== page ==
There is something indescribable about the goodness of 'garma-garam' chai. My mother’s kitchen made me realise that tea is not just a mere beverage.
Every time someone says chai, the first thing I visualise is my mother’s kitchen stove with a stainless-steel pan with tea leaves floating in the boiling water. This utensil served many cups of chai to dear ones, strangers, acquaintances, and everyone in between and beyond. All these years it taught me that a lot happens over chai in our homes; and that we should always be hospitable enough to utter the word, “chai?” irrespective of who is at our doorstep.
In most Indian households there is something typical about early mornings. A little before dawn sets in, the lady of the house jumps out of bed, and immediately rushes into the kitchen to begin her daily warming-up ritual: put the water in a stainless-steel pan to boil, sprinkle in some black tea, pour milk, add sugar (and perhaps some ginger or cardamom for extra flavour) and let the dance of cha-cha-chai begin.
She may then choose to brush, wash & bathe while the tea continues to brew slyly in the pot, losing its virgin golden colour to turn copper black, blending with other ingredients of masala-chai. Chai is poured into cups, ready to greet the family members with a good, either at the dining table or in bed.
Bed tea is not a ritual, it’s a habit now, and without it I can hardly open my eyelids. For this we are dependent on maa because no one else makes 'subah ki chai' better.
As a child, like many other children, I too wasn’t allowed to drink tea. I remember being served distasteful hot milk, with an instruction: “You can have tea only once you’re grown up.” I was told “drinking tea might ruin my complexion”.
I observed how afternoons turned into evenings over chai. To make the guests stay a little longer, we have been saying this one particular thing, which we still say, “Let’s have another cup, shall we?” And almost no one refuses the kind offer. Butter-toast, rusks, pakoras, aloo bhujiya, and sometimes samosas are served alongside. Each time the 'garam chai ki pyali' spun into a happy occasion.
While growing up I have seen how memories and bonds nurture and strengthen over cups of chai, not only at home but during college years and now at the workplace.
'Chai pe charcha' is all about literally discussing everything starting from heavy matters like sensex, politics, gold rates, jobs, and marriages to lighter conversations including film reviews, song albums, writers and poets. Sometimes the 'charcha' happens on chai itself as a topic — how to prepare a perfect cup of tea.
My relatives would get into chai-chef talks where they discussed the correct shade of the tea, the right amount of boiling time, and sometimes, even about the different pouring techniques. Someone would then utter the word adrak and the discussion would change it’s direction towards the aroma of a perfect cup of mascha-chai. The flavours of elaichi and other masalas are talked about until the super-charged sweet kadak adrak wali chai is served for them to savour.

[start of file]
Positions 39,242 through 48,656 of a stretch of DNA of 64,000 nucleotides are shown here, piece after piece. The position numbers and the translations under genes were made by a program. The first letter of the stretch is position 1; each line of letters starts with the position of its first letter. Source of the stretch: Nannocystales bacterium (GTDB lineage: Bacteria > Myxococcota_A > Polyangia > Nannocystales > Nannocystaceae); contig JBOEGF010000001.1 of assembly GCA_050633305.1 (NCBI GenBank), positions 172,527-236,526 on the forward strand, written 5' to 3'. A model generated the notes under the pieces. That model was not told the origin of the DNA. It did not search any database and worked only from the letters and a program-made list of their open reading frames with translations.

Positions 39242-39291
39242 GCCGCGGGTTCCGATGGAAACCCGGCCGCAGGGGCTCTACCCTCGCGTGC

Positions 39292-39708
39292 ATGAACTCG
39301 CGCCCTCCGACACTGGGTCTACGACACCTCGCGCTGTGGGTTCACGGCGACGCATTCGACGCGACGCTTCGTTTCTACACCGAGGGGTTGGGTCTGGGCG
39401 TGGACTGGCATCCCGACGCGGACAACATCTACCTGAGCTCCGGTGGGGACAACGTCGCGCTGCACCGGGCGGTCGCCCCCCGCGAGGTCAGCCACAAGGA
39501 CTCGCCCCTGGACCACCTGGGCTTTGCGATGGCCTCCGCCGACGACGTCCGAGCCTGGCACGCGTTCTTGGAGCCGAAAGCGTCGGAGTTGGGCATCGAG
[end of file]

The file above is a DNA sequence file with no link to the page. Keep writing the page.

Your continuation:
We have unknowingly lived some of our best moments at chai-tapris, isn’t it? The world may have moved on to fancier teas like peppermint, matcha tea, chamomile tea and the modified version of chai as chai latte, but their popularity has been short-lived.
The truth remains that there is nothing better than the humble cup of masala-chai, prepared by the tapri chai-wallah who knows your taste and customises it accordingly, and with love.
My love of tea extends beyond the taste and ritual of it. It extends to the mountains of Darjeeling and Munnar that are covered with the beautiful tea gardens glistening with dew drops, basking to beauty under the sun and getting caressed by the gentle winds every morning. These tea leaves from the hills will make their way to many homes one day, and become a part of so many people’s life and their daily cup.
The memories have brewed like tea leaves over the years with time. Chai-breaks have saved innumerable students from stressing over exams and have calmed the maddening rehearsal sessions for theatre artists. These breaks meant venting out the bottled emotions over sips of warm cutting chai with samosas to the college students.
Chai has been a great part of train journeys that invariably began with a tea vendor on the railway platform shouting in one particular musical note, “Chai, garam chai!” He’d serve the chai in a piping hot kulhar (clay cup); the man was always in such a hurry that he would often run parallel to a moving train, the tea vendor literally snatched change from our hand and hopped from one compartment to another like a pro chai-wallah. I can still smell the aroma coming from that clay pot. It was a constant companion to the friendly gossip, conversations with strangers and offerings of snacks that were such a staple of train journeys.
Chai is more than just a cup of tea – it’s a world of memories, stolen moments, friends and family.